The Electricity National Control Centre has a suite of tools required to keep GB’s system in balance.
The Balancing Mechanism (BM) is the ESO’s primary tool to balance supply and demand on GB’s network. In the Electricity National Control Centre (ENCC), we use the BM to buy and procure the right amount of electricity required to balance the system. We do this minute by minute, second by second, to balance supply and demand in real time.
Open for auction
The BM is a continuously open online auction, with thousands of trades issued daily. Each trading period is 30 minutes long.
For every half hour, the BM signals how much it will cost to provide power at that time.
The auction gate opens 60 to 90 minutes before real time. During this window, market participants submit “bids” or “offers” into the BM. A bid is the price they’ve calculated to either consume more electricity or generate less electricity; an offer is the price to consume less or generate more. What the ENCC needs at any point in time will depend on the current system frequency.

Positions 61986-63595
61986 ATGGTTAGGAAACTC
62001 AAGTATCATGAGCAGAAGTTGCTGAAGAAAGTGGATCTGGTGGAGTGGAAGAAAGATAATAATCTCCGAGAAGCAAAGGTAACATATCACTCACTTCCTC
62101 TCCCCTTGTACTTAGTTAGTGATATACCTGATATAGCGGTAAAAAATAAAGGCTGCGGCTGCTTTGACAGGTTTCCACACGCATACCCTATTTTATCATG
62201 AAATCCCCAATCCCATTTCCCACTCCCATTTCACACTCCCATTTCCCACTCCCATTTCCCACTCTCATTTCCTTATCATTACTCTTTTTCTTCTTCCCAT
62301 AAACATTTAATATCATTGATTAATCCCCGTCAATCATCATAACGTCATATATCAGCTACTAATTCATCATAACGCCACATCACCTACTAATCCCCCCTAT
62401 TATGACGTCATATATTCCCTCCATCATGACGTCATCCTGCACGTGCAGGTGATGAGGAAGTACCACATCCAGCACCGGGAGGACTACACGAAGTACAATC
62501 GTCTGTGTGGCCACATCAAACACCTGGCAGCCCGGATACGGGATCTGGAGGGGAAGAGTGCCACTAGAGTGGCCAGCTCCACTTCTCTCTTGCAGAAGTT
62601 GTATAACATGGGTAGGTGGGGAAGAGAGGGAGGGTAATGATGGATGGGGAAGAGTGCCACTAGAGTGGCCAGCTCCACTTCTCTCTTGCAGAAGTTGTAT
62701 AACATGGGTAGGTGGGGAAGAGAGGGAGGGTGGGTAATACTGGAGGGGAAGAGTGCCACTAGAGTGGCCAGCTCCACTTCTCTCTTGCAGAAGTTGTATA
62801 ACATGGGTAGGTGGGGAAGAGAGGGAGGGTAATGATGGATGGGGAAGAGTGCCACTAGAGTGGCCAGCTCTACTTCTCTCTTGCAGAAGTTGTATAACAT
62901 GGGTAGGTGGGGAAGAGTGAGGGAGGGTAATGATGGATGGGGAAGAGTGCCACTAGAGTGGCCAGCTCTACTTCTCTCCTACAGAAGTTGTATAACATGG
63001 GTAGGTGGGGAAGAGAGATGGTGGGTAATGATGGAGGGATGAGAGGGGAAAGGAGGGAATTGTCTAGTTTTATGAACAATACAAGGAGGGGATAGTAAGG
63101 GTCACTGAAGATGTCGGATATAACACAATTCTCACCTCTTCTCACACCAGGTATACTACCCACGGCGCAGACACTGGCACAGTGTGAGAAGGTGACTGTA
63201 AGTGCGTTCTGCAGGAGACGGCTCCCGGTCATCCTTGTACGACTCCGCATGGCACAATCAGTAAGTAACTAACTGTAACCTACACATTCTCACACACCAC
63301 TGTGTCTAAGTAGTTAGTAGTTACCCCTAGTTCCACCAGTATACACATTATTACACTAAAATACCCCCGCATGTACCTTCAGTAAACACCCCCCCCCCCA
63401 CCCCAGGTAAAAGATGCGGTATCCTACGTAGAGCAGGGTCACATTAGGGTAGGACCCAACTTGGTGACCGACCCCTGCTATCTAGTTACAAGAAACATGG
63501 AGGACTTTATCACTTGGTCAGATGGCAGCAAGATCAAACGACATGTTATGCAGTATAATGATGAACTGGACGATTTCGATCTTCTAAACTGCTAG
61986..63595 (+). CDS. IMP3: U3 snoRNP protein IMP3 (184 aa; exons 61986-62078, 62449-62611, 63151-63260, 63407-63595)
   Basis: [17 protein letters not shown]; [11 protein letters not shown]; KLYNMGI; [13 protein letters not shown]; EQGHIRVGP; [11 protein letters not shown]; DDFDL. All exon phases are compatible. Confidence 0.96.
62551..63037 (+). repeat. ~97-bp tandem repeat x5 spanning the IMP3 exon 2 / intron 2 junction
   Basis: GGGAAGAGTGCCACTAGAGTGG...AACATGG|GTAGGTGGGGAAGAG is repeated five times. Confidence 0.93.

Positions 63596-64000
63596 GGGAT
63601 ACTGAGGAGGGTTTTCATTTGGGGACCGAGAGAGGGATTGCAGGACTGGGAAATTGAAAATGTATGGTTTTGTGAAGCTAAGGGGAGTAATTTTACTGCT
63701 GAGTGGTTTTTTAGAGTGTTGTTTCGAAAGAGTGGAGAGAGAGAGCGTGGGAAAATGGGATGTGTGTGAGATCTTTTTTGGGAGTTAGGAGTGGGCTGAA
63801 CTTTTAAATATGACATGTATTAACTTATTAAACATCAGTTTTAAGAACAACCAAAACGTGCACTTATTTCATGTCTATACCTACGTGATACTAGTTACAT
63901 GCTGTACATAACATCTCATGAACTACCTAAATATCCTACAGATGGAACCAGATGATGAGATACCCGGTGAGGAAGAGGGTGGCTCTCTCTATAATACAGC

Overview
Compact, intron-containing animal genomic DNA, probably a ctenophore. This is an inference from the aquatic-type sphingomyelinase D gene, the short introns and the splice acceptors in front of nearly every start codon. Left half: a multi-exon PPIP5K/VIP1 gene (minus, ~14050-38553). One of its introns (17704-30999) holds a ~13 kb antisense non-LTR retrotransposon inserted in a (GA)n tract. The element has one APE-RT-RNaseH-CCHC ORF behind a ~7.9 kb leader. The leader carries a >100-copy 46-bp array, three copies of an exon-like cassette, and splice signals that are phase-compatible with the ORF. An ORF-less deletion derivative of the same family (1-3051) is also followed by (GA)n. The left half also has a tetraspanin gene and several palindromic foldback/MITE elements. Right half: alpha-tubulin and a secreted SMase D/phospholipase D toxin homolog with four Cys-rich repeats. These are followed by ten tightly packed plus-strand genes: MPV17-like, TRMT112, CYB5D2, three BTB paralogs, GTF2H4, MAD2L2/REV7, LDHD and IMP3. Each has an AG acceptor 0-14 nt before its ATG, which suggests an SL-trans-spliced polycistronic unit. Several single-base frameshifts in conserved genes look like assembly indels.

At gate closure, the market closes for that half hour period. The ENCC then begins to accept bids and offers.
To decide on which participants to choose or which bids and offers to accept, we review the technical parameters of all participants to see what they’re physically capable of providing. From those that can deliver what we need, we instruct the ones that are the most efficient regarding both their ability and cost. Generally, we go with the most competitively priced bids and offers, but sometimes we consider other operational and locational factors in our selection.
Once we accept a bid or offer, we issue Bid Offer Acceptances (BOAs), which are an instruction to the participant that we want them to change their output. Participants have to accept these BOAs, meaning that they then agree to act on these instructions and adjust their output accordingly. These agreements therefore keep the system in balance.
The balancing team in the ENCC continuously reviews BM data, reviewing bids and offers and issuing instructions 24/7 to keep the system in balance, and the frequency stable.
Did you know?
In 2020, the ENCC issued 1,800 daily balancing instructions to market participants. Today, balancing services regularly exceed 50% of national demand. For reference, the average was just 5% in 2012
To learn more about how to get involved in the Balancing Mechanism market, visit our BM guidance document library. Here, we explain the different routes available to service providers and the processes they need to follow.